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Effective Signposting as a Coach

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May 15, 2024
CEO, Founder & Executive Coach
4 min read
As a coach, foster a supportive environment by recognising mental health issues, promoting open communication, and guiding clients to professional help.

Effective Signposting as a Coach

One of your primary responsibilities as a coach is to foster a supportive and empowering environment for your clients. While focusing on learning, development and performance is paramount, recognising and appropriately responding to mental health issues is equally critical.

Effective signposting can serve as a vital tool in helping individuals access the mental health support they need. This article provides a detailed guide on how to signpost a mental health issue effectively as a coach.

Understanding Signposting

Signposting involves recognising mental health concerns and directing individuals to appropriate professional resources or support services. It does not mean diagnosing or treating the issue yourself; instead, it focuses on being a pivotal link between the individual and the help they require.

Recognising the Signs

The first step in effective signposting is recognizing the signs of mental health issues. These signs can often be subtle and vary widely, but some common indicators include:

  • Changes in Behavior or Mood: Look for significant changes in an individual's mood, such as increased irritability, sadness, or withdrawal from social interactions.
  • Alteration in Performance: A sudden drop in performance, lack of concentration, or diminished interest in practice could be signs of underlying issues.
  • Physical Symptoms: Frequent complaints about feeling tired, having headaches, or other physical ailments without a clear cause might indicate mental distress.
  • Increased Absenteeism: Missing multiple practices or sessions without a clear reason can also be a red flag.

Creating an Open Environment

Before you can effectively signpost, it’s crucial to create an environment where mental health can be openly discussed.

This involves:

  • Educating Yourself: Understand the basics of mental health issues and familiarise yourself with common terms and conditions. Training in mental health first aid can be highly beneficial.
  • Promoting Open Communication: Encourage discussions about mental health just as you would physical health. Make it clear that mental health is a priority for your team or organisation.
  • Being Approachable: Ensure that your athletes or clients see you as approachable and compassionate. Regular check-ins can help build trust and encourage openness.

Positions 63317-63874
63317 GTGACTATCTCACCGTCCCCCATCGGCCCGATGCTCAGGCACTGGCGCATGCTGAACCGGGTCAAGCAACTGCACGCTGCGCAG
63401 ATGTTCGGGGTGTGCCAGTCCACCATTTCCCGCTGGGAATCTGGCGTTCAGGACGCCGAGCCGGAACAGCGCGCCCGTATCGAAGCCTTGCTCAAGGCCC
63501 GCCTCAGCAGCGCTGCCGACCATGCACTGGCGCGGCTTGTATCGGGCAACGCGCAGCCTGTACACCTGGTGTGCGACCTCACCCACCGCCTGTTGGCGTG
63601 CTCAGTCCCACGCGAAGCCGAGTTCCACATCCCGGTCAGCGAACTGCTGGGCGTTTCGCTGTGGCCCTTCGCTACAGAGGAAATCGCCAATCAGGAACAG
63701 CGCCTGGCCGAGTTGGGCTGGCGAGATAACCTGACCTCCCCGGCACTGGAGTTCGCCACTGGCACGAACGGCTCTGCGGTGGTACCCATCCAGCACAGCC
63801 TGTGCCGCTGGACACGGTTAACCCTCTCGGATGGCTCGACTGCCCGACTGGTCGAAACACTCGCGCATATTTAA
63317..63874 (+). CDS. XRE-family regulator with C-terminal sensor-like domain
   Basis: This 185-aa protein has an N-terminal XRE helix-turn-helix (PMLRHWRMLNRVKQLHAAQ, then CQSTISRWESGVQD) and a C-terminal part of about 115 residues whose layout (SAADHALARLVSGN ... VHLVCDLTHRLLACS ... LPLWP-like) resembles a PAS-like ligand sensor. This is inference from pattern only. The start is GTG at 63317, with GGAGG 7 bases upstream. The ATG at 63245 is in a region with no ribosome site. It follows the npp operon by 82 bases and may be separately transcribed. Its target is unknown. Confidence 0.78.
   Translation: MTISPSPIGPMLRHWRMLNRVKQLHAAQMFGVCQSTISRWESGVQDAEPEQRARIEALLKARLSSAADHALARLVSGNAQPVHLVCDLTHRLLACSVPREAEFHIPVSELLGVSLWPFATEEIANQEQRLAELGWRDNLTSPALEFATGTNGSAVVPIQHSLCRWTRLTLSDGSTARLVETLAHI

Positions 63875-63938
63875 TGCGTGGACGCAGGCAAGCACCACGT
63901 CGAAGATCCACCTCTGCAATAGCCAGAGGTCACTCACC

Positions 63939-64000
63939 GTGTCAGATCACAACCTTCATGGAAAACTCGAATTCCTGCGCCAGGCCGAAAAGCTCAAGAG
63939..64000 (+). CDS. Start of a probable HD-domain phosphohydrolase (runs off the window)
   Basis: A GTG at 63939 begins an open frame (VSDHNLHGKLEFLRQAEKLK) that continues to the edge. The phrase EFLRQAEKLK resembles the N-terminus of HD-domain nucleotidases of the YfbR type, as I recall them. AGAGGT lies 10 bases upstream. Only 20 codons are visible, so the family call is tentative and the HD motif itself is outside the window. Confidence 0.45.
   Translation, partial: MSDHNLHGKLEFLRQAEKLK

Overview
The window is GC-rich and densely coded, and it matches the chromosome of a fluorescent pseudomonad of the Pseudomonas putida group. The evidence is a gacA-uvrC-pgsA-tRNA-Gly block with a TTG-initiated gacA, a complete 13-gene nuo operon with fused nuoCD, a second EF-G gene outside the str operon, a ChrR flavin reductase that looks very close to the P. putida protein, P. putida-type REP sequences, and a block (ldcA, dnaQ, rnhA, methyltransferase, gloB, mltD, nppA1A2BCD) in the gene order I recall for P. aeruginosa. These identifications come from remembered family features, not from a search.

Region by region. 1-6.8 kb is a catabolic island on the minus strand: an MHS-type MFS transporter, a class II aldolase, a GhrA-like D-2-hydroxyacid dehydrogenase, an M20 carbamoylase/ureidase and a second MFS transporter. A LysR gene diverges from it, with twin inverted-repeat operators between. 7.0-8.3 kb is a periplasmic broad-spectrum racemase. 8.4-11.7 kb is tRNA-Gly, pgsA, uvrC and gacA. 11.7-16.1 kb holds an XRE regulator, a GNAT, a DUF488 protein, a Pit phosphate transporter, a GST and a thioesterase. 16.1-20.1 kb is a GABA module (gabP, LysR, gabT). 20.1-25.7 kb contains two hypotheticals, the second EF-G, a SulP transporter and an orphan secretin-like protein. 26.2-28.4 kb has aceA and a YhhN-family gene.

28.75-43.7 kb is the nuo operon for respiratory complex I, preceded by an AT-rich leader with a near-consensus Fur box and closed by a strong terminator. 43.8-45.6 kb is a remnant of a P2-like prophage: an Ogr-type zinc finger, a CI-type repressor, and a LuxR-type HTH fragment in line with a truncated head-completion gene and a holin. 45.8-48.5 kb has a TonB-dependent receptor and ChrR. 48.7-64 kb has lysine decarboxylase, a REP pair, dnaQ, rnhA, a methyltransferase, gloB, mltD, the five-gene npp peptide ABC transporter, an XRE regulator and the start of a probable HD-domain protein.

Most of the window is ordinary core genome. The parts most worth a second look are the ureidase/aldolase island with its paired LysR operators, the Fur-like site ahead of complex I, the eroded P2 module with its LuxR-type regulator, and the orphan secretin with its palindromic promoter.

Approaching the Conversation

When you notice signs that concern you, it’s important to approach the conversation with sensitivity:

  • Choose the Right Time and Place: Find a private and quiet place to talk, ensuring there is enough time for an unhurried discussion.
  • Express Your Concerns Gently: Start by expressing your observations and concerns. Use specific examples and speak from a place of empathy.
  • Listen Actively: Give them space to share their feelings and thoughts without judgment. Active listening can provide further insight into their experiences.

Signposting to Professional Help

Once you’ve initiated the conversation and assessed the need for further support, the next step is to guide them towards professional help:

  • Provide Information on Resources: Have a list of mental health resources such as therapists, counselling services, or crisis helplines. Websites and local health service providers are also good sources.
  • Encourage Them to Seek Help: Sometimes, individuals may be reluctant or unsure about seeking professional help. Encourage them gently, emphasising the importance of their well-being.
  • Follow-up: After your initial conversation and signposting, check in to see if they have contacted the recommended services. Your ongoing support can make a significant difference.

Handling Emergency Situations

In situations where there is a risk of harm to themselves or others, immediate action is required:

  • Know Emergency Protocols: Familiarise yourself with the emergency procedures of your organisation or locality. Know when and how to contact emergency services.
  • Stay with the Individual: If the situation is acute, stay with the person until professional help arrives. Ensure their safety and provide reassurance.

Continuous Learning and Improvement

Effective signposting is an ongoing learning process. Regular training and updates on mental health issues can enhance your skills and understanding.

Feedback from mental health professionals and your own experiences can also inform improvements in your approach.


As a coach, your role in recognising and responding to mental health issues is crucial. By effectively signposting, you can make a profound difference in the lives of those you guide.

Remember, the aim is not to become a mental health professional but to connect your clients with the support they need, reinforcing the message that their mental well-being is as important as their physical health.